Veterinarian-written / veterinarian-approved articles for your cat.

Skin Abscesses in Cats

Learn about abscess wounds in cats.

An abscess is an infected pocket. A skin abscess, also called a subcutaneous abscess, is a pocket of pus in the tissue under the skin. Cats often get them when they receive a bite from another cat.

Cause of Skin Abscesses in Cats

Cats' mouths contain a huge number of bacteria, and some of them are particularly nasty and prone to causing the development of pus. When one cat bites another cat, the biter's sharp, small teeth puncture the skin and deposit bacteria deep in the tissue. The skin heals over quickly because the wound is small, and the bacteria easily multiply. Soon, there is a big pocket of pus, called an abscess, there.

Cats can be quite territorial, so when a cat is allowed outside, there is a significant risk that they'll get into a fight and receive a bite wound at some point.

Cats can also get abscesses from the bites of animals other than cats, being poked by inanimate objects (especially outdoors), and even sometimes scratch wounds.

For more information about tooth root abscesses, check here: "Tooth Root Abscesses in Cats."

Signs of Skin Abscesses in Cats

Signs of a skin or bite wound abscess in cats include:

  • Swelling of an area of skin
  • Limping
  • Guarding of an area of the body
  • Lethargy
  • Fever
  • Inappetence
  • Oozing (once the abscess breaks open)

Note: It can sometimes be challenging to find the tooth marks on the skin. Sometimes the veterinarian can find them once the abscess area is shaved.

Treatment of Skin Abscesses in Cats

Once a veterinarian determines there is an abscess, he or she will probably shave that area and lance or drain the abscess and then flush it out with clean water. That may require anesthesia if the cat is particularly painful.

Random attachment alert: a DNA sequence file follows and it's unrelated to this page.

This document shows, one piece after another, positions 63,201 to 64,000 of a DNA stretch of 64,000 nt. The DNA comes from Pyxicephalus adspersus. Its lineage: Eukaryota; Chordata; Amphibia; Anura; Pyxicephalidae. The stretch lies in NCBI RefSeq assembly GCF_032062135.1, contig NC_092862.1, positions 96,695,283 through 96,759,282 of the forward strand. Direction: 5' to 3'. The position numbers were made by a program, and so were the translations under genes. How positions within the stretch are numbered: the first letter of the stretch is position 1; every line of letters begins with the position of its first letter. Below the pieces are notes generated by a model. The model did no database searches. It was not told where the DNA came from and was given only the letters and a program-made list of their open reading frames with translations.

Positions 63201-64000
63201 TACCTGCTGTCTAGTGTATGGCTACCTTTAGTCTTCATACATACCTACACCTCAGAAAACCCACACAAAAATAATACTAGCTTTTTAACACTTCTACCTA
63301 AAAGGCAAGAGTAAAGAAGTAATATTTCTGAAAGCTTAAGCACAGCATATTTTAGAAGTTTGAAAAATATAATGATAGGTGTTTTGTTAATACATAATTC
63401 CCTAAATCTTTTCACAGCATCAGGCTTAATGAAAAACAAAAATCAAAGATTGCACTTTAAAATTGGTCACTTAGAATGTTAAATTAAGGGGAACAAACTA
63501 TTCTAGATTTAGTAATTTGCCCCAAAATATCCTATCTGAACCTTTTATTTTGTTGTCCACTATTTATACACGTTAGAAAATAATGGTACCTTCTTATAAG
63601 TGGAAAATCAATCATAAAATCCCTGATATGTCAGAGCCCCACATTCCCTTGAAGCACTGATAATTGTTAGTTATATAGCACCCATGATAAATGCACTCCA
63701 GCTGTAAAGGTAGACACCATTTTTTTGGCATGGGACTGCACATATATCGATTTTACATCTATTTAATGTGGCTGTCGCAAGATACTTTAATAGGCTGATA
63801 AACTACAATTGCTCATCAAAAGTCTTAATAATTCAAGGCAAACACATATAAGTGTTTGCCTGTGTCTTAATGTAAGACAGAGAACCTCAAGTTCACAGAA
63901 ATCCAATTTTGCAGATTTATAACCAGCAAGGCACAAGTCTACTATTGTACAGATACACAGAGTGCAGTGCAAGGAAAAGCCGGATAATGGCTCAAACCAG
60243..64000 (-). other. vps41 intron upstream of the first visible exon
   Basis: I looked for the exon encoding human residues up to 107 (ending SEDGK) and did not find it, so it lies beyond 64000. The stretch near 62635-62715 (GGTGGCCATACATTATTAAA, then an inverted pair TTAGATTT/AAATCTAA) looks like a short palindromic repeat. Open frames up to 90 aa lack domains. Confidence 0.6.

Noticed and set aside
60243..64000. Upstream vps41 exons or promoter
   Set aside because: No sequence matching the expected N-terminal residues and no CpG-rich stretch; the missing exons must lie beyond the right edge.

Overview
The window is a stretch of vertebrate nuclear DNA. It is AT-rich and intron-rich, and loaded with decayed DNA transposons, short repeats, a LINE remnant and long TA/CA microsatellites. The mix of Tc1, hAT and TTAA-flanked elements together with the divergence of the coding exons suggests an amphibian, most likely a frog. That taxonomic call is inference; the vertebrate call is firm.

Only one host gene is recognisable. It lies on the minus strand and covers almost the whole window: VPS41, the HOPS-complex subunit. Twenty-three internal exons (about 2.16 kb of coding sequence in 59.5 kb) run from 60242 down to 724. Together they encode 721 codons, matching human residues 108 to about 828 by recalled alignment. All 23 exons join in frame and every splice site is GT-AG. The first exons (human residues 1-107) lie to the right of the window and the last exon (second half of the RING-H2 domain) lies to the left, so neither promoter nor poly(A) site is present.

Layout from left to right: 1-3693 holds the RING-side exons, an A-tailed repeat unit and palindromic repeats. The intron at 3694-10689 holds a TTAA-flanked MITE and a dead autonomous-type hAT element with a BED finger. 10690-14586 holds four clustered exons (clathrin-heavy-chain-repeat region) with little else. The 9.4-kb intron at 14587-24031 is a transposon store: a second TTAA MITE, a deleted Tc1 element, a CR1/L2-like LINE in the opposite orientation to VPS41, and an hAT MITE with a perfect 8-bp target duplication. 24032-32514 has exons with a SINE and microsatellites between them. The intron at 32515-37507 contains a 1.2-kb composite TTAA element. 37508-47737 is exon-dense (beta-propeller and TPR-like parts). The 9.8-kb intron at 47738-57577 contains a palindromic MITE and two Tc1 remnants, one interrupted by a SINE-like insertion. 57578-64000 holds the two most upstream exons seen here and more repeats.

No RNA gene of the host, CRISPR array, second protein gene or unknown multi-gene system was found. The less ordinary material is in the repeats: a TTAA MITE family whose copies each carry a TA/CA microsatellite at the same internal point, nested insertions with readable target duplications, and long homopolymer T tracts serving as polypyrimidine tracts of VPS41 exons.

Large abscesses may require surgery to open them up, remove dead or dying tissue, and place a temporary drain to keep the area open and help continuously remove the pus.

Hydrogen peroxide does not help clean out abscess wounds and will delay healing. Also, some cleaning solutions are toxic to cats, so don't use anything on the wound without checking with a vet first.

Injectable pain medications and antibiotics are likely to be administered to your cat, and you may need to continue giving some at home for a week or two. You will also need to keep your cat from licking or biting at the abscess area.

Some abscesses are complicated by the fact that there is a foreign body in the wound, such as part of a cat's tooth or a splinter. If that's the case, the abscess won't heal or will recur quickly after it does heal. Then, more extensive surgery is necessary to find and remove the foreign material. An x-ray may help find the foreign body if it's bone density.

It's important to remember that if another cat bit your cat, the abscess may not be the only concern. Feline viruses like FeLV and FIV can be transmitted through cat bites, and your vet may wish to test your cat for those viruses at intervals after a bite wound occurs.

You May Also Like These Articles:

Anesthesia in Cats

Feline Leukemia Virus

FIV: Feline Immunodeficiency Virus

Tooth Root Abscesses in Cats

Disclaimer: This website is not intended to replace professional consultation, diagnosis, or treatment by a licensed veterinarian. If you require any veterinary related advice, contact your veterinarian promptly. Information at is exclusively of a general reference nature. Do not disregard veterinary advice or delay treatment as a result of accessing information at this site. Just Answer is an external service not affiliated with

Notice: Ask-a-Vet is an affiliated service for those who wish to speak with a veterinary professional about their pet's specific condition. Initially, a bot will ask questions to determine the general nature of your concern. Then, you will be transferred to a human. There is a charge for the service if you choose to connect to a veterinarian. Ask-a-Vet is not manned by the staff or owners of, and the advice given should not delay or replace a visit to your veterinarian.